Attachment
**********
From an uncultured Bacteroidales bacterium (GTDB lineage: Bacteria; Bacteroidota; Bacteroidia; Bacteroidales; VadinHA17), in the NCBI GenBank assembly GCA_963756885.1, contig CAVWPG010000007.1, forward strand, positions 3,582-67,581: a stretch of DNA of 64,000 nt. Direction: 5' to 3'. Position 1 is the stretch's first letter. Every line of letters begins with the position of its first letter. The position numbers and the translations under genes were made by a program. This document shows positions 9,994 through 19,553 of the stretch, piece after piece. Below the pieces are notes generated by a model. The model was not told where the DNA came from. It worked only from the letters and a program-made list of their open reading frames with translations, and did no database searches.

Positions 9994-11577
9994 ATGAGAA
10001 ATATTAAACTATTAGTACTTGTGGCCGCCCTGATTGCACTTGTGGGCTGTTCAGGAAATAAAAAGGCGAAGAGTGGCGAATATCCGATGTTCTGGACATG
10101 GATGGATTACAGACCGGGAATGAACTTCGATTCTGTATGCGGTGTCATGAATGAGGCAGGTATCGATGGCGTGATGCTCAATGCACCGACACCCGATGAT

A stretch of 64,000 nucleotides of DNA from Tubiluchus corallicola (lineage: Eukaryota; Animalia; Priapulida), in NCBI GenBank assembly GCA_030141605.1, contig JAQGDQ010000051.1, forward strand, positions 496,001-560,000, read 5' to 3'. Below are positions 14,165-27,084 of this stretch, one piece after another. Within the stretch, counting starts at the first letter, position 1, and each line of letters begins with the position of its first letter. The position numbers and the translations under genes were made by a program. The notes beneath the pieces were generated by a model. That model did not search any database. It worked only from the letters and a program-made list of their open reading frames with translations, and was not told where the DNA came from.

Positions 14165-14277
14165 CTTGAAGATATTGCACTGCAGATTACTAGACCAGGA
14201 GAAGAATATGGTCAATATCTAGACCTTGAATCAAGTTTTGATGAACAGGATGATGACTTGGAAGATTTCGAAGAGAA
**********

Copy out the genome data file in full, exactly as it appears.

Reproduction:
From an uncultured Bacteroidales bacterium (GTDB lineage: Bacteria; Bacteroidota; Bacteroidia; Bacteroidales; VadinHA17), in the NCBI GenBank assembly GCA_963756885.1, contig CAVWPG010000007.1, forward strand, positions 3,582-67,581: a stretch of DNA of 64,000 nt. Direction: 5' to 3'. Position 1 is the stretch's first letter. Every line of letters begins with the position of its first letter. The position numbers and the translations under genes were made by a program. This document shows positions 9,994 through 19,553 of the stretch, piece after piece. Below the pieces are notes generated by a model. The model was not told where the DNA came from. It worked only from the letters and a program-made list of their open reading frames with translations, and did no database searches.

Positions 9994-11577
9994 ATGAGAA
10001 ATATTAAACTATTAGTACTTGTGGCCGCCCTGATTGCACTTGTGGGCTGTTCAGGAAATAAAAAGGCGAAGAGTGGCGAATATCCGATGTTCTGGACATG
10101 GATGGATTACAGACCGGGAATGAACTTCGATTCTGTATGCGGTGTCATGAATGAGGCAGGTATCGATGGCGTGATGCTCAATGCACCGACACCCGATGAT

A stretch of 64,000 nucleotides of DNA from Tubiluchus corallicola (lineage: Eukaryota; Animalia; Priapulida), in NCBI GenBank assembly GCA_030141605.1, contig JAQGDQ010000051.1, forward strand, positions 496,001-560,000, read 5' to 3'. Below are positions 14,165-27,084 of this stretch, one piece after another. Within the stretch, counting starts at the first letter, position 1, and each line of letters begins with the position of its first letter. The position numbers and the translations under genes were made by a program. The notes beneath the pieces were generated by a model. That model did not search any database. It worked only from the letters and a program-made list of their open reading frames with translations, and was not told where the DNA came from.

Positions 14165-14277
14165 CTTGAAGATATTGCACTGCAGATTACTAGACCAGGA
14201 GAAGAATATGGTCAATATCTAGACCTTGAATCAAGTTTTGATGAACAGGATGATGACTTGGAAGATTTCGAAGAGAA